The house I lived in until about the year 2002 had a much larger garden and we were surrounded by golf courses. The end of my garden was a bit of a jungle and for a while I had a family of foxes in residence. It was great to watch their antics from an upstairs window. The didn't bother me, and I didn't bother them.

      I'm hoping to make time soon to read some of your long list of articles. Regards, Bob.

    • Nathanville profile image

      Arthur Russ 

      2 years ago from England

      We grow all our own vegetables (except potatoes) organically (no pesticides, and no artificial fertilisers) in our back garden; and a lot of summer fruits. My philosophy is to ‘work with nature’ not against it; therefore our wildlife pond (no fish) is part of the natural eco-system in our back garden; consequently we get lots of wildlife, including foxes, hedgehogs, newts, frogs and lots of birds.

      The only down side is that we do have two cats, so we can’t put birdfeeders out in our back garden; but I have put a birdbath in the wildlife pond, and made it part of a water feature of the pond e.g. a stone frog spouting a water jet into the birdbath that then trickles down the sides, and back into the pond. The birds love this birdbath, and its location gives them a good view of any potential threats. Albeit our cats are not natural hunters e.g. they much rather just sit and watch the wildlife than chase it, they seem to get more enjoyment from easier targets e.g. a twig being blown across the lawn by the wind.

      As well as growing our vegetables organically (with companion planting), in the rest of our garden we grow shrubs and flowers that attracts bees, butterflies and ladybirds, all helping to maintain the natural balanced eco system favouring wildlife and birds; and it helps to make the garden rather attractive most of the year round.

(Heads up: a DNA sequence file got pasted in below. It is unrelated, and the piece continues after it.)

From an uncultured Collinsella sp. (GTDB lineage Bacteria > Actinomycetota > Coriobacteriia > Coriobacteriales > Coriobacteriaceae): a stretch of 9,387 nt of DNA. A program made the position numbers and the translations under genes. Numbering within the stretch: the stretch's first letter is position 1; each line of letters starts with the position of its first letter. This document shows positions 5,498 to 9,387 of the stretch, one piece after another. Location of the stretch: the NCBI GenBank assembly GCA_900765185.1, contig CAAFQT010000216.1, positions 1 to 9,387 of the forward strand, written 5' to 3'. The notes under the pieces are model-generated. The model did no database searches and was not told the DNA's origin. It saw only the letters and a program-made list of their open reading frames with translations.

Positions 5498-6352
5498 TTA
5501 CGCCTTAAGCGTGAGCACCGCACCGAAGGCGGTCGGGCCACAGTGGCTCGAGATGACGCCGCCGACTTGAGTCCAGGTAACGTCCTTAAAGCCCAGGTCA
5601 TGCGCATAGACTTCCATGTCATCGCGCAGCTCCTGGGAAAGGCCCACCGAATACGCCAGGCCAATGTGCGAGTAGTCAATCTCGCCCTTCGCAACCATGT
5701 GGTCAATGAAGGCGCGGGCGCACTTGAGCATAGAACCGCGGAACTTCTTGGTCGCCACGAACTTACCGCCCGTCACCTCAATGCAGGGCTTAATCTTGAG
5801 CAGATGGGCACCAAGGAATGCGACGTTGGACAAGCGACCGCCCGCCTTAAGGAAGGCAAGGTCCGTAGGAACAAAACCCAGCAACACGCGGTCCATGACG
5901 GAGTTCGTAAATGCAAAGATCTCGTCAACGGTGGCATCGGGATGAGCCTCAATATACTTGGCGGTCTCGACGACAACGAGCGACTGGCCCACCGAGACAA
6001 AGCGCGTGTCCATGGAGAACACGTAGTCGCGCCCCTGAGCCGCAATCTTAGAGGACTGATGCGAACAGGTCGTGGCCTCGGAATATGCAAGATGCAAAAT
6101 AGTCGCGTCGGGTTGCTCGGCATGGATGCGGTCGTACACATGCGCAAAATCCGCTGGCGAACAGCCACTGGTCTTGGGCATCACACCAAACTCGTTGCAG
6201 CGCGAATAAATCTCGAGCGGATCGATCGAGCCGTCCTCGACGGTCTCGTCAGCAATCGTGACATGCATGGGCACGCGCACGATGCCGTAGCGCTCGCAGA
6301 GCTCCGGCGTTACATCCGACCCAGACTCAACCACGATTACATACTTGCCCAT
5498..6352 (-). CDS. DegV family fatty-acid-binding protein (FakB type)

• profile image

      BillyPilgrim LM 

      8 years ago

      Cool, very thorough! Will give it a go this weekend x

    • LaraineRoses profile image

      Laraine Sims 

      8 years ago from Lake Country, B.C.

      We are currently feeding Jays, Woodpeckers, Magpies, finches, robins, chickadees and families of quail. The little quail are about the size of a walnut. Sooo cute!

      I have enjoyed this lens and learned a new way of building a feeder. Thank you. Blessed!

    • BobBlackUK profile imageAUTHOR

      Bob Black 

      8 years ago from East Midlands, England, UK

      @caffimages: Thanks for that. Yes, I agree you should cut the netting off fat balls if you buy them like that. We buy ours in bulk, loose in a large tub, so we put them out in a hanging wire cage like the one pictured above.

    • profile image


      8 years ago

      Geat lens! I'm adding you to my wildflower lens. You mention injury to birds from feeders. The current advice is to remove netting from fat balls as it can catch in birds claws!

    • profile image


      8 years ago

      I put sunflower seeds out on my porch. The red birds & squirrels love them. AAnd my cats love watching them from the living room window :)

    • profile image

      cajkovska lm 

      9 years ago

      Nice, I have bird visitors in my garden too. It's so relaksing wach them.

    • profile image


      9 years ago

      nice lens created by you really appreciable..........

    • BobBlackUK profile imageAUTHOR

      Bob Black 

      9 years ago from East Midlands, England, UK

      @aiclogcabins: Yes, site the bird bath well away from the food trays and feeders. Birds are like us they don't usually mix feeding and bathing. However, I have seen magpies and blackbirds bring stale bread to the bath to dip in to soften it up. Also, if you find a scummy surface building up on the water it could be the oil out of the birds feathers when they wash. Change the water frequently.

    • profile image


      9 years ago

      Mostly I get great tits and robins but I also have a little mouse like you. I have a problem with keeping the water in my birdbath clean, I think the seed falls in and then goes funny, any advice?

    • TTMall profile image


      9 years ago

      nice lens

    • profile image

      orange3 lm 

      9 years ago

      My garden would not be the same without the sound of all the birds I feed :)

    • Ram Ramakrishnan profile image

      Ram Ramakrishnan 

      9 years ago

      A vibrant garden; the birds, and the bees;

      The soothing breeze; the swaying branches of trees.

      A cloud-speckled azure sky for a canopy;